Sawada Taira seems to suggest in his book that the 'Karuka' ramrod was pushed through the Hayago, but I must admit that it would be hard to control the Hayago over the mouth of the barrel with the left hand and organize the insertion of the Karuka with the right. You'd have to grasp the Hayago and the barrel together like the teat of a cow's udder. I suppose you could pour the powder in with the right hand and then do the ball with the Hayago in the left hand after that. This illustration is taken from his book, Nihon no Furu-ju. It's not clear from either the text or the pic what the direction arrow indicates, a finger/thumb, or the Karuka...

post-601-14196781966755_thumb.jpg

post-601-14196781969183_thumb.jpg

Link to comment
Share on other sites

Dear Piers,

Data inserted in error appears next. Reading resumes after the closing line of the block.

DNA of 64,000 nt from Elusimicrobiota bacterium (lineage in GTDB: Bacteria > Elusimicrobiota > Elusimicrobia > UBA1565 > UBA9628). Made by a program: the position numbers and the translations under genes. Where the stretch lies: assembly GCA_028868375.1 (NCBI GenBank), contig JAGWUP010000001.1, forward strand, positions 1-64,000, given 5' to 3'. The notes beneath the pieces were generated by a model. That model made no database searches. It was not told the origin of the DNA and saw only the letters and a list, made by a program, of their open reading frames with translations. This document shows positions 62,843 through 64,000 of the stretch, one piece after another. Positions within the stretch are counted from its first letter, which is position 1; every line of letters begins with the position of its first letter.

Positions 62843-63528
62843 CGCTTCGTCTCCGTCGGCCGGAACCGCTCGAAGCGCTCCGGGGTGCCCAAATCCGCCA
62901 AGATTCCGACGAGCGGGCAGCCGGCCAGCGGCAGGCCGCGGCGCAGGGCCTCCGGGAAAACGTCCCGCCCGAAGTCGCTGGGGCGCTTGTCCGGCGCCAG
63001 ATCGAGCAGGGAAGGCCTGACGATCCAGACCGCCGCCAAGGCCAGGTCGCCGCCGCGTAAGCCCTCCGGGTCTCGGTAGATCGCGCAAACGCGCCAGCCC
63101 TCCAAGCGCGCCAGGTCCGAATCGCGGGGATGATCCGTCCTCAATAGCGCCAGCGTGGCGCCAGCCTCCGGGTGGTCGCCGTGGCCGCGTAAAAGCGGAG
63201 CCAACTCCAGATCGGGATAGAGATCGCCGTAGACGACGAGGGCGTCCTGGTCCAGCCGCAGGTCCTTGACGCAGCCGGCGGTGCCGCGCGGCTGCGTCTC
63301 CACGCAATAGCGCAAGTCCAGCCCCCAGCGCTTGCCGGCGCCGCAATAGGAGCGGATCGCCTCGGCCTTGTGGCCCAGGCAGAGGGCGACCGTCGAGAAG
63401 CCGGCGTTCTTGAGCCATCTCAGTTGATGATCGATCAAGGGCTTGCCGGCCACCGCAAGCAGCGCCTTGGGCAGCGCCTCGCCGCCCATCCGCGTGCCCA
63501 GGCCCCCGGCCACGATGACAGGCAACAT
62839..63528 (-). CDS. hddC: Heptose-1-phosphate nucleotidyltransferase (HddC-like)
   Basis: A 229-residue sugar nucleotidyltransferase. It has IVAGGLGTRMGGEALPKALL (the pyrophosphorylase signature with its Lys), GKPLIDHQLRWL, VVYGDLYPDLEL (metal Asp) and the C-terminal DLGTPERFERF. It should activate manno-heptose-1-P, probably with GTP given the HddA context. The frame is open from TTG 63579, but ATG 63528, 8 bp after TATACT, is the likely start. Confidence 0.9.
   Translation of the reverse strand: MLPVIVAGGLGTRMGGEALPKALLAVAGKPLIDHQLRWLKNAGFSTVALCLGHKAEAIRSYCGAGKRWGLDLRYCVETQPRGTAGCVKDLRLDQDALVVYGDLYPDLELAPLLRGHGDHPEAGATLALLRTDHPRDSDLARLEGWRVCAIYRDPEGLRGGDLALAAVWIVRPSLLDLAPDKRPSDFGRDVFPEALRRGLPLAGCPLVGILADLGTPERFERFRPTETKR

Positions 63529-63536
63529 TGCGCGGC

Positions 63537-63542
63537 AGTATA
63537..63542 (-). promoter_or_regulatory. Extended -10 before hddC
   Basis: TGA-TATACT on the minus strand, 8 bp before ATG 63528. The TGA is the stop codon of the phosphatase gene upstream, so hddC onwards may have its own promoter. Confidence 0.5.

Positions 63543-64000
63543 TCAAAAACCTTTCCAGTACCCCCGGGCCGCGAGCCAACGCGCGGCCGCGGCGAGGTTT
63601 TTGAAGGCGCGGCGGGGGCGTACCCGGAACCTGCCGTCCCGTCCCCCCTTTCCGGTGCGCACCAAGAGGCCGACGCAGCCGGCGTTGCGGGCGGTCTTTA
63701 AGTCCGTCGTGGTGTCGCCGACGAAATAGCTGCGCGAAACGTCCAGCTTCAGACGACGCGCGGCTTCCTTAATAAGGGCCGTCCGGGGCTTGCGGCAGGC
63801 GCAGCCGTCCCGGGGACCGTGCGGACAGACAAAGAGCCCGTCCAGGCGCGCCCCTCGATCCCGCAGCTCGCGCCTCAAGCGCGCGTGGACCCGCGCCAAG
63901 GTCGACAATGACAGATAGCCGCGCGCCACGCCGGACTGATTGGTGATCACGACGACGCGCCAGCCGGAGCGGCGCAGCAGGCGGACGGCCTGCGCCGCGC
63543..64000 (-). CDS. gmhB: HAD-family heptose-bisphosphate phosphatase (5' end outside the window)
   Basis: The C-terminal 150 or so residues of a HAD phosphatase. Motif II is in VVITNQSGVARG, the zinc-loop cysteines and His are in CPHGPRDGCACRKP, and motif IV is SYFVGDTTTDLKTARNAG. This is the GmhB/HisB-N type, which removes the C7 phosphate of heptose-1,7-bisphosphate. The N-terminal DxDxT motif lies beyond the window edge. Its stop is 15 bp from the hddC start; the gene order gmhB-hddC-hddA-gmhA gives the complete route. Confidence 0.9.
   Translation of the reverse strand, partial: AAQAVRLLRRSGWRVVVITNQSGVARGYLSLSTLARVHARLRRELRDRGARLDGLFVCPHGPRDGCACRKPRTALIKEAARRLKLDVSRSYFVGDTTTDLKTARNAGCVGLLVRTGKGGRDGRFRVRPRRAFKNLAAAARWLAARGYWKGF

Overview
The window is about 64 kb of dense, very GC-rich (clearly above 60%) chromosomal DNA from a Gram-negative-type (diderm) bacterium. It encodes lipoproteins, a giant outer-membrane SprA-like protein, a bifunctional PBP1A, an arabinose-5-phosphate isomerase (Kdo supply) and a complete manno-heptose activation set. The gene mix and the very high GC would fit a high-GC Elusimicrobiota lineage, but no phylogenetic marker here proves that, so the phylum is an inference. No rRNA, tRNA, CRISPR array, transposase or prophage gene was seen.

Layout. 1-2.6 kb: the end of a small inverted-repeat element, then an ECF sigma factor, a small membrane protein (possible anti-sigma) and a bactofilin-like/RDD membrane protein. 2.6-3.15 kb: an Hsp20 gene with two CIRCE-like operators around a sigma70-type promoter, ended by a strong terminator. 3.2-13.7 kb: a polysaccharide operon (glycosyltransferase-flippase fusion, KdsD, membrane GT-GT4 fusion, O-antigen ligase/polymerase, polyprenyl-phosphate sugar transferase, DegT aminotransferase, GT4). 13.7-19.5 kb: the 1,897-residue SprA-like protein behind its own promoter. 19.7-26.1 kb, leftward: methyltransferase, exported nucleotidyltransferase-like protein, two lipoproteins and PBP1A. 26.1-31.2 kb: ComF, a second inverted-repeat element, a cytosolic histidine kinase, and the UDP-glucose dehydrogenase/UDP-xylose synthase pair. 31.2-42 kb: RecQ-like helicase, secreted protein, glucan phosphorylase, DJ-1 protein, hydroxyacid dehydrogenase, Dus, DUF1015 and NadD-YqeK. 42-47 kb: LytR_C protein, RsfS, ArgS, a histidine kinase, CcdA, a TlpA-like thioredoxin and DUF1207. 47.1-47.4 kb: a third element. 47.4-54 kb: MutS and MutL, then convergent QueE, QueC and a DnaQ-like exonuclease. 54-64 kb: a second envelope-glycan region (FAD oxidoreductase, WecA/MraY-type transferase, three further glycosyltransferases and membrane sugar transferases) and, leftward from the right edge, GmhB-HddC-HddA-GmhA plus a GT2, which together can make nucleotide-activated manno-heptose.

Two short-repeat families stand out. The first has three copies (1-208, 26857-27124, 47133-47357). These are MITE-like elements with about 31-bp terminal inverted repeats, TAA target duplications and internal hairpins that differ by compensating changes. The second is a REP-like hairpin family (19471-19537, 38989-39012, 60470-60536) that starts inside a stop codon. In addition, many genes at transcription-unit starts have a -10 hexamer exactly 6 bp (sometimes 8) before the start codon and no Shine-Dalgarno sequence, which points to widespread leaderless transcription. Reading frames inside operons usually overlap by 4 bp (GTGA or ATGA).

The Butt of the gun rests upon the ground, ... with the barrel upright and resting in the crook of the left arm, thus leaving both hands free, ... the plug on the hayago is opened, ... the powder poured down the barrel, ... the barrel is now grasped by the left hand near the muzzle, ... the hayago is now placed flush over the bore with the right hand, ... the palm of the left hand grasps the muzzle, ... the index finger and the thumb of the same left hand hold the tube flush and against the bore, ... the right hand inserts the ramrod into the top of the hayago, ... and the contents are pushed down the barrel for about 6 - 7 inches, the ramrod is removed from the hayago, and is now free to re-insert in the bore and finish the ramming of wad-ball-wad down the barrel until it seats firmly upon the powder. It is a drill procedure and once practiced a couple of times becomes not only comfortable but very efficient. It is much faster than loading all components of a Muzzleloading firearm seperately. Unfortunately in Japan, ... the Japanese laws will not allow for you to use a projectile ( ball ), ... and since you gunners are using small squib loads with wadding, ... you would have to make up your own VERY SHORT hayago to be able to utilize the hayago at all. You could however take an empty hayago and still not only practice the drill, ... but you would then see how easy it all works. The ONLY criticism I have with the drawing in the picture you provide is that the person who drew it forgot the VERY NECESSARY wadding in picturing the hayago. He is however obviously correct in showing the ramrod being ready for insertion once the hayago is in place. He also forgot the necessary small bit of wadding ahead of the ball covering the top of the ball. This EXTRA bit of wadding was necessary because the Tanegashima being smooth bore really had nothing in the way of friction to hold the ball from rolling out of place in the barrel should the barrel be tipped down. If the ball had enough of a friction fit, ... this wad could have be illiminated. Certainly after one shot, ... the fouling in the bore would have given the ball friction enough that the extra bit of wadding would have been ( all right ) but un-necessary. KEEP YOUR POWDER DRY, ... Ron